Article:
So I have very little to say about birds this week, other than go look at this! and go read this!


In the interest of research for my new book, I went to the American Museum of Natural History on Sunday; it’s a strange place, which I haven’t visited in years. I thought I knew what natural history was, but perhaps I’m wrong about that. In any case, I enjoyed taxidermy at its finest. Birds of the World! (and also of NY State.)

passenger pigeon


Also some mammals:

Buffalo and friend

Again and again and again and again and again and again

Category : Uncategorized

1. You know why I’m writing this post? So that I can distract myself from hitting ‘refresh’ on over and over and over and over and over and over and over again. Why does the internet turn me into one of those lab rats they feed cocaine to?

2. Hello, I’m fine, my family’s fine, everything’s fine. I survived the natural disaster fine. Many other people aren’t fine; please consider helping them. No, I’m not sad we didn’t have a marathon.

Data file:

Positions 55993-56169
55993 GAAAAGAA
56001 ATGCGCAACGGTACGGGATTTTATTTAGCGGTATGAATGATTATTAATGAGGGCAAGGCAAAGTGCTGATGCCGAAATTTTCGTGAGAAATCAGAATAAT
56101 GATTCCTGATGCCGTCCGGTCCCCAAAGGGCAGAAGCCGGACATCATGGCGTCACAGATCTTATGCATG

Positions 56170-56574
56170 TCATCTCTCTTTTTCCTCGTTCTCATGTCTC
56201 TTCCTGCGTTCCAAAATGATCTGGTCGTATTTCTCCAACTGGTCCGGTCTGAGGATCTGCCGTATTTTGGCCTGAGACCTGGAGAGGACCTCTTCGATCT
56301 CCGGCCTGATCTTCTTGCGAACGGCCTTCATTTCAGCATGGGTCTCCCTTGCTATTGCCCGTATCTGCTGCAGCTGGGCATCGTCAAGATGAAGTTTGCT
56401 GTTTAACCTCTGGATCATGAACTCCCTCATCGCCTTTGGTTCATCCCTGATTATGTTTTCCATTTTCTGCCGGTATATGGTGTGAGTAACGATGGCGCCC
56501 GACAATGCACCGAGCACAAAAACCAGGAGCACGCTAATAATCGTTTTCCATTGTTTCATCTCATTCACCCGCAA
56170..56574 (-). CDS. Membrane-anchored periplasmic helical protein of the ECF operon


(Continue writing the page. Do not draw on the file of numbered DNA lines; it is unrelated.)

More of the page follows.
3. Commuting:

Why I hate the bus:

New Pamphlet!!:

3. I’m going to try to concentrate on working on a new book tonight, if I can keep myself away for long enough from election results.

4. Also, this:


Category : Uncategorized

My last 20 mile training run is done; I’m ready to go for the Marathon. Bam! I took 10 minutes off of my half-marathon time last week at the Staten Island Half and am feeling good. Well, sore at the moment, but in a good way.

First of two.

Category : Uncategorized


I ran 20 miles today like a beast. Rawr.

One more 20 miler to go before the marathon. I would tell you about the exciting productive weekend I had, but I always feel slow and stupid after a long run. I”ll save it for tomorrow.